On Friday, March 24, there will be a Shabbat dinner at 6 p.m., followed by a service at 7:30 p.m. Crane will speak during the service with his lecture, “Sowing Doubt and Hiding Reasons.” He will lead a discussion about the ethics of strategically questioning evidence and undermining truths to gain advantage.
On Saturday, March 25, Crane will lead one morning session at 9 a.m. and an afternoon session at 12:30 p.m.
The first session, “Trysts in the Garden: Reconsidering the Naḥash,” is a Shabbat morning text study minyan. He will discuss how the naḥash, the serpent in the Garden of Eden, defies categorization and challenges conventional notions of companionship in an era of gender and sexual fluidity.
After the session, there will be a Shabbat service at 10:30 a.m. and a potluck lunch at noon.
Crane will lead a second session, “Coming to a Conclusion: Ethics Around the End of Life,” at 12:30 p.m. to discuss Chananya ben Teradyon and the ethical concerns around euthanasia.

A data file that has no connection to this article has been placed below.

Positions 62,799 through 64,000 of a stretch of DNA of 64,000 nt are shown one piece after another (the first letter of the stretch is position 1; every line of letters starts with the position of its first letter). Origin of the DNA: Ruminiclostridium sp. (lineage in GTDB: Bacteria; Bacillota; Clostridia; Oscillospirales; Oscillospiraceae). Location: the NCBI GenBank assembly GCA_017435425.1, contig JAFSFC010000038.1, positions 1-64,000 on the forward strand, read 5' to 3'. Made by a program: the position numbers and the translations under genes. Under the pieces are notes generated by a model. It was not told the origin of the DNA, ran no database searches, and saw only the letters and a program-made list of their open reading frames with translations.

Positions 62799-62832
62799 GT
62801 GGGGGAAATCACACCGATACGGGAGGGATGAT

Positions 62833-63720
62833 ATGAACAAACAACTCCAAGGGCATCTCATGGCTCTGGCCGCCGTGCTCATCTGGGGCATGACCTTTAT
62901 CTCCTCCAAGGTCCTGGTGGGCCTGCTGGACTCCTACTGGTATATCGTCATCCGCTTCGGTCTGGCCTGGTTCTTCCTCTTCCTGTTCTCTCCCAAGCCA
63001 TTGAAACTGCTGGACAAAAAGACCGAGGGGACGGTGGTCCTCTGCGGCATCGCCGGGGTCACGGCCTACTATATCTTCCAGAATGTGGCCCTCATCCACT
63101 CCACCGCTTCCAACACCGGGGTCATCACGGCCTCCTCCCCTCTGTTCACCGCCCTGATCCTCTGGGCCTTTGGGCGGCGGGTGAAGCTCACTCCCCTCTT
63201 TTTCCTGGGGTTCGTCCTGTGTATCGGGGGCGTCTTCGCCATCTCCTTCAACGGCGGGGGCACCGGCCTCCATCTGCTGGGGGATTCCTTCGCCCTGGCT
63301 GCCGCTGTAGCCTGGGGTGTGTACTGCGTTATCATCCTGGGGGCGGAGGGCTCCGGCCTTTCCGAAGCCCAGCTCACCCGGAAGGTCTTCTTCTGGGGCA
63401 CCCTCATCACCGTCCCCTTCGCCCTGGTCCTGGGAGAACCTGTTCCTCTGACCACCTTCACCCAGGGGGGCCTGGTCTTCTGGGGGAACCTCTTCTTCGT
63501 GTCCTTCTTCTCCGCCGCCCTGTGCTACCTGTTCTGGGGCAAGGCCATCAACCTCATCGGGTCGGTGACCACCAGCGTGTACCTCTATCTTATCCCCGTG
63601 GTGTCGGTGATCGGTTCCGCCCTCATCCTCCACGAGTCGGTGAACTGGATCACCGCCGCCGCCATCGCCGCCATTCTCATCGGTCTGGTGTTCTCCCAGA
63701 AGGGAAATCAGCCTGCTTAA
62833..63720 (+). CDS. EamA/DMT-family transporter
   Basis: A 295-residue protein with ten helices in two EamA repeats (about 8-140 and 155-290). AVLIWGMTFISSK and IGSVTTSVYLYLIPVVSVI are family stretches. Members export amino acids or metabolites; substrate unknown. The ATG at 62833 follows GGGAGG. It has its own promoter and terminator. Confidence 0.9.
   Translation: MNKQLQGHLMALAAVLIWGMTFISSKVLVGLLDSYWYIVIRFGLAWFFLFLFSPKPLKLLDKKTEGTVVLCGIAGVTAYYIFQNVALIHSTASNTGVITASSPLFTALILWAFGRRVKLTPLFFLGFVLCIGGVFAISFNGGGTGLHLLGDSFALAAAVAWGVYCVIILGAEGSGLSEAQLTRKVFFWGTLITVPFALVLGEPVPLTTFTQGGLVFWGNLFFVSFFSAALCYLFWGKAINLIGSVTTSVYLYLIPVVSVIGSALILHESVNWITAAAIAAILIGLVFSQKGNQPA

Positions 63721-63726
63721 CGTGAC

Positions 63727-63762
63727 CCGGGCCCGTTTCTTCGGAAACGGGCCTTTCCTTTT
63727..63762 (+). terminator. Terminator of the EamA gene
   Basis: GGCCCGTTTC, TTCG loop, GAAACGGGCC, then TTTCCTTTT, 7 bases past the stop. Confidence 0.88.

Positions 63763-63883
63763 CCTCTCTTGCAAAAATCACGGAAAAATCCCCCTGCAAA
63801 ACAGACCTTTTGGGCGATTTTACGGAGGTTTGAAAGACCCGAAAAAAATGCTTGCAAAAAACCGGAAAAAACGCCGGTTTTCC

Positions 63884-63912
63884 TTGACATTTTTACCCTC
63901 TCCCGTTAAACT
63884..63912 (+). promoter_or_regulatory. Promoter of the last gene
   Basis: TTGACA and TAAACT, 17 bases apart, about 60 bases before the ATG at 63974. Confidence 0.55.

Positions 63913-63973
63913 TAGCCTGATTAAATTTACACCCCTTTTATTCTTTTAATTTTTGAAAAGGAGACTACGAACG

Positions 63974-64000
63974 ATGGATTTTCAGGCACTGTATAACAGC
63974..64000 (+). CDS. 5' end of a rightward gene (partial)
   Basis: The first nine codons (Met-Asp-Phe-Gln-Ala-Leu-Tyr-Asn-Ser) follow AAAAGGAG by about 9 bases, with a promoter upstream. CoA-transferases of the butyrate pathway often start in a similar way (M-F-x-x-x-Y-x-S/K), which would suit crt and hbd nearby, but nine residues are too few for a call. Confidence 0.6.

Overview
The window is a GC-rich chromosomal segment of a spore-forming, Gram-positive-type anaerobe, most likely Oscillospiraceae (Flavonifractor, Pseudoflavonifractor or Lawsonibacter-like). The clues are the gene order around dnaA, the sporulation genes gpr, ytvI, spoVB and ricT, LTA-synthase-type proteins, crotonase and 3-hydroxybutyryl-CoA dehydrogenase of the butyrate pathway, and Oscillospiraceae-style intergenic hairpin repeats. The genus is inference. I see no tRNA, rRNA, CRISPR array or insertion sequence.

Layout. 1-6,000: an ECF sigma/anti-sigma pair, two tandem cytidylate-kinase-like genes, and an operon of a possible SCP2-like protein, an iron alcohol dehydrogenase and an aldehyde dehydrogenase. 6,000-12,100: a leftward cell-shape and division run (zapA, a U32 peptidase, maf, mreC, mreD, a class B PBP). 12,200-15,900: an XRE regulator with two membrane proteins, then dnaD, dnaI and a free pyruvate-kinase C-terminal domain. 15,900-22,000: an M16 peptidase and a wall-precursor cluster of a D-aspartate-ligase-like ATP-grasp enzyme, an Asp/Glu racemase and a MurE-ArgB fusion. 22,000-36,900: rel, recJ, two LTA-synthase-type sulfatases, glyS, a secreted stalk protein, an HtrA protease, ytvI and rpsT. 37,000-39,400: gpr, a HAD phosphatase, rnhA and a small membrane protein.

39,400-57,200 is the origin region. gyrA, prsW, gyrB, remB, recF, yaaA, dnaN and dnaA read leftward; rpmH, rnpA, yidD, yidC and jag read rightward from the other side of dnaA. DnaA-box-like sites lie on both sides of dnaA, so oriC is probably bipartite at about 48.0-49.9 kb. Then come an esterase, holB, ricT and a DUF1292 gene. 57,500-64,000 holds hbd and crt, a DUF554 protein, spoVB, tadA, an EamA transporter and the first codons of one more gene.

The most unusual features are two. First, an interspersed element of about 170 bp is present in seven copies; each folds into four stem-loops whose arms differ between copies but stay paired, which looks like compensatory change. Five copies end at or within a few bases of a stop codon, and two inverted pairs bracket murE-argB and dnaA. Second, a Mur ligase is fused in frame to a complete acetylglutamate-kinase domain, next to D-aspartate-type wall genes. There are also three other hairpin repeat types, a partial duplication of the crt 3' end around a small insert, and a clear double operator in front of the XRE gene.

Crane’s final session, “Who’s Your Mama? DNA, Gestation, Diapers and the Making of Jewish Motherhood,” will take place on Sunday, March 26 at 10:30 a.m. He will explore the Bible’s ideas about reproductive liberty along with the latest scientific advances for procreation and the questions they raise. Brunch will be held before the final session at 10 a.m.
Crane is the Raymond F. Schinazi Scholar of Bioethics and Jewish Thought at Emory University’s Ethics Center in Atlanta. He is also a professor of medicine at the Emory School of Medicine and an affiliate faculty member in the department of religion and the Tam Institute for Jewish Studies at Emory College of Arts and Sciences.
To attend meals, you must register for them at a cost by March 17 through CEEBJ’s website. For more information and meal registration, visit CEEBJ’s website: Ceebj.org.
Speaker on selective antisemitism
Dr. Keith Kahn-Harris will present a lecture, “Antisemitism and Jewish Diversity: When Celebration Becomes Dangerous,” on Thursday, March 2 at the Golda Meir Library at the University of Wisconsin – Milwaukee.
The lecture will be held at 7 p.m. in the fourth-floor conference center and can also be accessed virtually through Zoom.